Spotted by a passing German container ship, American, Louis Jordan, 37, spent the last 66 days adrift in open water after his sailboat capsized in late January.
According to reports Jordan lost his mast in a storm, an event that also damaged his onboard communication equipment. He claims to have survived on sparsely rationed rainwater and by catching fish.
"For such a long time I was so thirsty,” Jordan told WAVY-TV. "Every day I was like ‘Please God, send me some rain, send me some water.'"
Jordan told his rescuers he had all but given up hope, and did not believe the German ship was real when he first spotted it.
“I waved my hands real slowly, and that’s the signal: ‘I’m in distress help me,’” Jordan said. “I blew my whistles. I had three whistles. They never heard them. I turned my American flag upside down and put that up."
Jordan was airlifted to Norfolk, Virginia, by a Coast Guard aircrew, and aside from dehydration and a shoulder injury is said to be in good health and able to stand under his own power.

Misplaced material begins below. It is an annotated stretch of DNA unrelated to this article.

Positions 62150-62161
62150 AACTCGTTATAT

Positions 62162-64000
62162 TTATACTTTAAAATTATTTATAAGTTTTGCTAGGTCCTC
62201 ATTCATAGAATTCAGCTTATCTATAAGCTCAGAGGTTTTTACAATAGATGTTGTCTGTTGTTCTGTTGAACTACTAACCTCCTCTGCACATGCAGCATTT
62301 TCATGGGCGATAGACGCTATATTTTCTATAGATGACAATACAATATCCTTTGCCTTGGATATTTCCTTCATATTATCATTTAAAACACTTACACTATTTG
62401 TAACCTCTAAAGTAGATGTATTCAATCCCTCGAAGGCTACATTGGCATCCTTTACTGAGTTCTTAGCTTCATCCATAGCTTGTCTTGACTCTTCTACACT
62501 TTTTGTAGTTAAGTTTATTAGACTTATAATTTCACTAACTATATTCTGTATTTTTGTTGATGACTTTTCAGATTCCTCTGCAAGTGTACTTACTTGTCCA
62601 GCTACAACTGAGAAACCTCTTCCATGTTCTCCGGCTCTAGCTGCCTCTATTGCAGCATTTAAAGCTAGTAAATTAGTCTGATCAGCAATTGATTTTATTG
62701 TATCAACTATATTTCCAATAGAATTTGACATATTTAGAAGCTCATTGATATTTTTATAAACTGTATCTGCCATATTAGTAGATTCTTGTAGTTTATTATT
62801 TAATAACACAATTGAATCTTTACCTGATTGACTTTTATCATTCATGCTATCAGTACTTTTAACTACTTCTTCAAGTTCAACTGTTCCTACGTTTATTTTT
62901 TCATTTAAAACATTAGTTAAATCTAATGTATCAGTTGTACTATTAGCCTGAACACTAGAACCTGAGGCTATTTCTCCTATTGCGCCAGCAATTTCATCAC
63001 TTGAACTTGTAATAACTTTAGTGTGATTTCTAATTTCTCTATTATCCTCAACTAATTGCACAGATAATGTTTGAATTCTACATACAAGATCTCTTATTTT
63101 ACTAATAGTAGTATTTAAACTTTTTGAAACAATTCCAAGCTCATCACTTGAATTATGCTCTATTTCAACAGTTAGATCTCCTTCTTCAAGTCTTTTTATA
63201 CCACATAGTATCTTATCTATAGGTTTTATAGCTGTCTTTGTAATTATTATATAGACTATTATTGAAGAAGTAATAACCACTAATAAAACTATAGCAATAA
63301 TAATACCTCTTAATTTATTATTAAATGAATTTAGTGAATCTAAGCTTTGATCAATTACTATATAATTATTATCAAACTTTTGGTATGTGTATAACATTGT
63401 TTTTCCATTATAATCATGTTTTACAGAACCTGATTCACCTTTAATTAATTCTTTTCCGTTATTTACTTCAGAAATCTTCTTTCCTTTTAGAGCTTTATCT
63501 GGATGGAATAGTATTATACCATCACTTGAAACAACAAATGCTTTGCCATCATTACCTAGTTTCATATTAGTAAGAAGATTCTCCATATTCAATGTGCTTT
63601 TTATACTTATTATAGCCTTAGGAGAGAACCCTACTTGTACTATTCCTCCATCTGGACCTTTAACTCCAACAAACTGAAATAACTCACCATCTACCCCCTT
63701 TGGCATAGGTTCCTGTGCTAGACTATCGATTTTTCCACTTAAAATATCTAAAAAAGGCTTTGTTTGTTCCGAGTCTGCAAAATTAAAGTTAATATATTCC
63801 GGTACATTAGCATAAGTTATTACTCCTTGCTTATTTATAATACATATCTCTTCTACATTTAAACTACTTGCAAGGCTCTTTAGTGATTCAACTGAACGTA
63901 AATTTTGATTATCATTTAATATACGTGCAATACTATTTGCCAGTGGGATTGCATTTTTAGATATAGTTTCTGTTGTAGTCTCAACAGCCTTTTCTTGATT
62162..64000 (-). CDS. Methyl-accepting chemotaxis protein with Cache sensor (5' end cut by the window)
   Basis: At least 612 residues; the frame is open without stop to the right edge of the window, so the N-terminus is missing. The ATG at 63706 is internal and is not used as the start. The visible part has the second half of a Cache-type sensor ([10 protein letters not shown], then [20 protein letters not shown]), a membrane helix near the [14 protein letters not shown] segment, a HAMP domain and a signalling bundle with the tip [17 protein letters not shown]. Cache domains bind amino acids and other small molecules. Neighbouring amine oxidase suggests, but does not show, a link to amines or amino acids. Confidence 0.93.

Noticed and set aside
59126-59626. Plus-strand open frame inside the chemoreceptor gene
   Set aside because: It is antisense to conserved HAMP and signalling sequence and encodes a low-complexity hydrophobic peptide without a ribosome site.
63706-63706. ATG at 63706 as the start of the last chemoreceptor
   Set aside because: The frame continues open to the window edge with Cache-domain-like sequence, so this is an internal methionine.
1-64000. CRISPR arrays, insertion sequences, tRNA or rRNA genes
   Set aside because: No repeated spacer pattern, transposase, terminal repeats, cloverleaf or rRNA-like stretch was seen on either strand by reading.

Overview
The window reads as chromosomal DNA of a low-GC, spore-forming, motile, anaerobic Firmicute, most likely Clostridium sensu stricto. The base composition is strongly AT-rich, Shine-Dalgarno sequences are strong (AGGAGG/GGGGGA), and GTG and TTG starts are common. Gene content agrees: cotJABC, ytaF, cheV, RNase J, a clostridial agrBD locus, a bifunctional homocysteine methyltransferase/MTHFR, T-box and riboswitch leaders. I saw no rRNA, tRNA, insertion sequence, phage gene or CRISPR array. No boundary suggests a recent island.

Though it is not known what caused the capsizing, or when, records at his homeport, the Bucksport Plantation marina in South Carolina, show that Jordan had been living on and repairing the single-masted sailboat from the 1950s.
Jeff Weeks, the marina's manager told The Guardian that Jordan spent months sanding and painting the small craft, and often fished in the nearby inland waterways. Weeks however suspects the ill-fated trip was Jordan's first in open water.
Jordan did not file a float plan prior to leaving the docks on January 23, and was reported missing a week later. Marine alerts were issued from New Jersey to Miami and a fruitless, 10-day Coast Guard search was launched in early February.
“We don’t know where he capsized. We won’t really know what happened to him out there until we talk to him at length,” said coastguard chief petty officer Ryan Doss.
When Coast Guard crews plucked him out of the Atlantic he was some 200 miles off the coast of North Carolina.
“We do plan on having a wonderful Easter celebration with family," said Jordan's mother. "I can’t wait to get him back.”
Cover photo: Louis Jordan, second from the left, is pictured with members of the Coast Guard aircrew. Via Steve Early/AP.